When a serial killer interrupts the fun at the swanky Coconut Pete's Coconut Beach Resort--a hedonistic island paradise for swingers--it's up to the club's staff to stop the violence...or at least hide it.
Thorny, Mac, Rabbit, Foster and Farva are Vermont state troopers out to have a good time. Stationed in a remote area near the Canadian border, the troopers, avid pranksters with an affinity for syrup, have a knack for screwing up on the job. But when budget cuts in the town of Spurbury threaten their livelihood and pit them against arch-rival Spurbury P.D., the five friends try to straighten up and fly right. That is, until a dead body is discovered and a possible drug ring is unearthed. The super troopers spring into action attempting to solve the crime, save their jobs, and outdo the local police department. Written by
In the "Cat game" scene, the word "meow" was actually said 11 times. See more »
At the beginning, the rear-view mirror of the stoners' car appears and disappears between shots. See more »
College Boy 2:
No, man, I'm just saying... I'm sayin', if-if you own beachfront property, right, do you own, like, the sand and the water?
College Boy 3:
Nobody owns the water. God owns - it's God's water.
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The credits are accompanied by: 1) various identifying shots of the actors; 2) scenes involving the stoners and a busted party; and 3) Farva's oft-joked-about "bus incident". Finally, all the way at the end of the credits, there is a little "gag" reel clip, concerning Farva's excessive drinking at the governor's party. See more »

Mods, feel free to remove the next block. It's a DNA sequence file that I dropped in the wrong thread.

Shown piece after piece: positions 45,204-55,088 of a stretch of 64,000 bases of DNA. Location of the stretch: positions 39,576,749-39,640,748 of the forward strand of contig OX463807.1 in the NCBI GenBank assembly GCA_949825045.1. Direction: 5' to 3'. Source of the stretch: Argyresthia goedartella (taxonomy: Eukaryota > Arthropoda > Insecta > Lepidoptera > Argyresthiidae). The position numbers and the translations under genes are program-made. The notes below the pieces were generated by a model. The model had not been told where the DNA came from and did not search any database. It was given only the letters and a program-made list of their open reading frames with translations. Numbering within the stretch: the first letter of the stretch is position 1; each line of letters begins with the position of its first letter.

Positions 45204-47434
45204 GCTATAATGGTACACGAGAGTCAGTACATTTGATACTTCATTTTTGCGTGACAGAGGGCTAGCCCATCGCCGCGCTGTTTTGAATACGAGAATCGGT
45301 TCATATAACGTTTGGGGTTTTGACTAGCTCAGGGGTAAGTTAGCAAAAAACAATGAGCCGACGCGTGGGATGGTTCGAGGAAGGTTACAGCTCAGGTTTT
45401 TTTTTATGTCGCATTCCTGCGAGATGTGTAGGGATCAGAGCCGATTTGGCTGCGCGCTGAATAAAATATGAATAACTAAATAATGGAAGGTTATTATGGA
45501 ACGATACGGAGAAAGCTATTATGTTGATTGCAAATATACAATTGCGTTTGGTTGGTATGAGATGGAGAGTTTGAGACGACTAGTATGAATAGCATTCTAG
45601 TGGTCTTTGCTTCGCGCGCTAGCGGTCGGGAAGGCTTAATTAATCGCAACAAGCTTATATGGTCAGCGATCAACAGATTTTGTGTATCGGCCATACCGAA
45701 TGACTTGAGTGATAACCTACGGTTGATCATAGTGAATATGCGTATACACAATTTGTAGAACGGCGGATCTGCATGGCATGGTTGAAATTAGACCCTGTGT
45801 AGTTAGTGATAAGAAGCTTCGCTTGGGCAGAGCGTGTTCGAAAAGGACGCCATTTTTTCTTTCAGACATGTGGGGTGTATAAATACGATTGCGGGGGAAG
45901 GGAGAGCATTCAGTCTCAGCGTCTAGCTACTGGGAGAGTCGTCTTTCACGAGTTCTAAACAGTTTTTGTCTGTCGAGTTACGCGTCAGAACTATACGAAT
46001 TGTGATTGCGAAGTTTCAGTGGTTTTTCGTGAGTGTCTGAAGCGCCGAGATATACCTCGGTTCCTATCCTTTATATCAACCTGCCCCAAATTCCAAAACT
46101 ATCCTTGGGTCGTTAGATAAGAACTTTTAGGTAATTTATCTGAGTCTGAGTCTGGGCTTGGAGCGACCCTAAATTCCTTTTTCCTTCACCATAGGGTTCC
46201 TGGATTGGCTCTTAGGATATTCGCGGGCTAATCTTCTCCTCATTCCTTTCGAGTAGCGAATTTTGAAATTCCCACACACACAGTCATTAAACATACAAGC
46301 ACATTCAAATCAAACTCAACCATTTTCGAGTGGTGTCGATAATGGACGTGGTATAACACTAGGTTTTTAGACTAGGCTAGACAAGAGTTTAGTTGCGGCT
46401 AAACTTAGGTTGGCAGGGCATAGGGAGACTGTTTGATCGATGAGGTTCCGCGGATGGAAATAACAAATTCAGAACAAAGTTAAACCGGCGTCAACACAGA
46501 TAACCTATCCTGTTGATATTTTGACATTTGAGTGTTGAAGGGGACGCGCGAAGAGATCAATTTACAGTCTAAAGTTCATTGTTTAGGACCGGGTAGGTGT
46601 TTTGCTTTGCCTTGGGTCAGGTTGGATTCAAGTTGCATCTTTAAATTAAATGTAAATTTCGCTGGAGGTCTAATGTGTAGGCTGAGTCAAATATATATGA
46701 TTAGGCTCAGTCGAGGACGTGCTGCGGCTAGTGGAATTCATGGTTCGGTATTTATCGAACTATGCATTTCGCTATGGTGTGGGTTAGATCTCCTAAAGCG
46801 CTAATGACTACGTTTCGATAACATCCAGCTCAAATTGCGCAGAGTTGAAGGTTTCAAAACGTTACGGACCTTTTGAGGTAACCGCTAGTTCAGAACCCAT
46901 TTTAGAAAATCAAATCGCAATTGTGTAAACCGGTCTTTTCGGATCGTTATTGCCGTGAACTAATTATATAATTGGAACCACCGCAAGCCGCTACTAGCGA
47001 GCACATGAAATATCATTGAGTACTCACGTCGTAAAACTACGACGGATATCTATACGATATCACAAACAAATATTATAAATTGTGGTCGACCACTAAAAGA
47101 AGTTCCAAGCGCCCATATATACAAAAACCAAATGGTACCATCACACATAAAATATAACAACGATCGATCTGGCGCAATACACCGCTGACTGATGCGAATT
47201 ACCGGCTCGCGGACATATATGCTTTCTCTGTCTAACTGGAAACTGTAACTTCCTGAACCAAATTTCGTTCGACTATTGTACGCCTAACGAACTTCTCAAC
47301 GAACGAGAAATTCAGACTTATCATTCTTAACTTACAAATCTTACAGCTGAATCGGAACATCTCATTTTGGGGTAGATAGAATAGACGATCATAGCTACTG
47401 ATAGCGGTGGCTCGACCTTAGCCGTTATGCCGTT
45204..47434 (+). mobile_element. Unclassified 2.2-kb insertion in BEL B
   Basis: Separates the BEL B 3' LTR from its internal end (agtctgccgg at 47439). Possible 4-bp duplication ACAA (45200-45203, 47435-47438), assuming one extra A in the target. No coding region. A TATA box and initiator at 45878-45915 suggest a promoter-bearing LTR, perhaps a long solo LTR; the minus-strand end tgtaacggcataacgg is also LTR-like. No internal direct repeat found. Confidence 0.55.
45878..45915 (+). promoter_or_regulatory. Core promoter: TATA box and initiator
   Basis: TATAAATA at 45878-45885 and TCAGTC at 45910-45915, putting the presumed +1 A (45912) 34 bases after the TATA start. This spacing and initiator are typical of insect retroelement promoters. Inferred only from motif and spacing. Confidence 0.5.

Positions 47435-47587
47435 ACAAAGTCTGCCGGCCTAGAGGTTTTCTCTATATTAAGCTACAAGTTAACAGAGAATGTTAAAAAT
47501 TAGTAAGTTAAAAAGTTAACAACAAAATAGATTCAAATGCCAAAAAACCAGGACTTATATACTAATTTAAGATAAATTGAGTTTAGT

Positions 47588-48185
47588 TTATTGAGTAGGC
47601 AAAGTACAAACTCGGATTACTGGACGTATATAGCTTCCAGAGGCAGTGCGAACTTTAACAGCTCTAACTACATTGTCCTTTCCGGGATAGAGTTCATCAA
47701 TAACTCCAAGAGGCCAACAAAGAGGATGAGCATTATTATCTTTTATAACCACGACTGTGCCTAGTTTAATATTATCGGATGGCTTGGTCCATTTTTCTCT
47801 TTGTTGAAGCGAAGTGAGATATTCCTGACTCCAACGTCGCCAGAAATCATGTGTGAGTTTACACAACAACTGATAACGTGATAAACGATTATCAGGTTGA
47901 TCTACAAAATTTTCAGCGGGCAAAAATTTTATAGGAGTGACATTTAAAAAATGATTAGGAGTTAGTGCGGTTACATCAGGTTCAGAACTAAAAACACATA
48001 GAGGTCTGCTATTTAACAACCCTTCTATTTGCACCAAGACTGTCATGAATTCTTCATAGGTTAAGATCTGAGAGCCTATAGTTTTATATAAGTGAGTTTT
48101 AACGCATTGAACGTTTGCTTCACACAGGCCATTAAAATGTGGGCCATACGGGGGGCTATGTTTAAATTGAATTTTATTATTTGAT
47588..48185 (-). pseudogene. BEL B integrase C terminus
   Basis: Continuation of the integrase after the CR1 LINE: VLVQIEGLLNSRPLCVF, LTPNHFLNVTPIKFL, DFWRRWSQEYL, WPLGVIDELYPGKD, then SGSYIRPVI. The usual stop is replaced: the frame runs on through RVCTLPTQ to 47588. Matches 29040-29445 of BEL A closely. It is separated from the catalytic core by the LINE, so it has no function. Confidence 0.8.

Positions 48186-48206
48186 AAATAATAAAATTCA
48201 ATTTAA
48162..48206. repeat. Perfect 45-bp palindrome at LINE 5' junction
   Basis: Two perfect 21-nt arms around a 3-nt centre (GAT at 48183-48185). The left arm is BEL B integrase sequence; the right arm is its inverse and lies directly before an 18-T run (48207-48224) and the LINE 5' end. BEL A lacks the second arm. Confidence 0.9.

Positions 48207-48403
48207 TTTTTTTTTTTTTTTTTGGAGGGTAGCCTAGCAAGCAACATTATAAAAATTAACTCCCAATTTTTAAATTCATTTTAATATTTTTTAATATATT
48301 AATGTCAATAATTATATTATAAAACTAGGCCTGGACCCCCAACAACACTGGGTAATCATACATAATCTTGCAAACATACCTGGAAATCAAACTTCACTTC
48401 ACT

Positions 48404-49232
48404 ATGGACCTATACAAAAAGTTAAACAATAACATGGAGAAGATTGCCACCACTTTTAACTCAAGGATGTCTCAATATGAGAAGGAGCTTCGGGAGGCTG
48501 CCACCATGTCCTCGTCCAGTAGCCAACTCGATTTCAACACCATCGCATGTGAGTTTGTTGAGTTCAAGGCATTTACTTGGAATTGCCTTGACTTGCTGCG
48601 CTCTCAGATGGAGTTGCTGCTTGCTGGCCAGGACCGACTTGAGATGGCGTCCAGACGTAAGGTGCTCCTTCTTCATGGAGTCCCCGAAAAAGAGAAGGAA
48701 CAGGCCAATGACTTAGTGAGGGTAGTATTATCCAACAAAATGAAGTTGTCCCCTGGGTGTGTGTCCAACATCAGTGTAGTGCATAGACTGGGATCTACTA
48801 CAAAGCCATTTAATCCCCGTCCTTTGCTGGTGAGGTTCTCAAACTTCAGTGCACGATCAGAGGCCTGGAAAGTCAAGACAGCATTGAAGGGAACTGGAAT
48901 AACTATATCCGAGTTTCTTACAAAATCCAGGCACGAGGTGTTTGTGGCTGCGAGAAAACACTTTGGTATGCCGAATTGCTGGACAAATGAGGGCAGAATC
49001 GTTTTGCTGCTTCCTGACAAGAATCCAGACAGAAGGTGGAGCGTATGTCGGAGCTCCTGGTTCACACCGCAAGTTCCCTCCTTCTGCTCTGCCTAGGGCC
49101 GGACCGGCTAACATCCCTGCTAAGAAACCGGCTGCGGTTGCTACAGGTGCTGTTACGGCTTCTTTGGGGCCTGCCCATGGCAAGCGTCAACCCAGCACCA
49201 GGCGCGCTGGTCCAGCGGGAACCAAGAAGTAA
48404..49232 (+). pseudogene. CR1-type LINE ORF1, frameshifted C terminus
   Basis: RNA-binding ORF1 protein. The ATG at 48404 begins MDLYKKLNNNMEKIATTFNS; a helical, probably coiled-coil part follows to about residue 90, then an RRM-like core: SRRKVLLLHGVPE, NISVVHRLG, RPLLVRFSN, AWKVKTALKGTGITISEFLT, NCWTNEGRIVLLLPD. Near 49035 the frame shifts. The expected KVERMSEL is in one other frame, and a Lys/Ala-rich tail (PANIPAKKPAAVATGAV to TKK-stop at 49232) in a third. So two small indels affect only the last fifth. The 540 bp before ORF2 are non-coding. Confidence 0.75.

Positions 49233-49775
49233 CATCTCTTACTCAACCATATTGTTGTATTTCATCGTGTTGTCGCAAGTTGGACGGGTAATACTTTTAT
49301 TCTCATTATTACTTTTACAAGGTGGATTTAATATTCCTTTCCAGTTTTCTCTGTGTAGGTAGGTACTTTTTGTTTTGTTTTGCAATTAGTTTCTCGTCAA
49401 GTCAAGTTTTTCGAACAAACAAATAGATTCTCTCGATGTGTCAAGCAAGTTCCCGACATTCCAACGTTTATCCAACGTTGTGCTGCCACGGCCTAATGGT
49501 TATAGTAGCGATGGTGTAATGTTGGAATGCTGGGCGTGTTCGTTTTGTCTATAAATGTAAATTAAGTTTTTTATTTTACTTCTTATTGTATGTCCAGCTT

One of the funniest movies I've seen in a long time. I haven't seen a funnier first 10 minutes of a movie since SOUTH PARK -- the gags are puerile and stupid, yes, but they are also refreshingly original. No fair comparing this to POLICE ACADEMY -- the characters in that dreadful series of movies were all alien morons and hardly recognizable as human beings. These characters are smart and fully fleshed out -- these are the kind of guys who remind you of your friends. This movie should be an inspiration to both aspiring film-makers and to the big studios -- you don't need a $20 million actor and twenty-five different writers and a ridiculously contrived concept to make a successful comedy. If I were running a big studio, I'd sign Broken Lizard up to do 10 more movies at the $5-$10 million range, let them hit their stride and develop a following, and cash in on the DVD sales. And let's face it -- none of these guys are leading men, none of them would ever have had a career in Hollywood on their own, but together, they're funnier than those lames on SNL.
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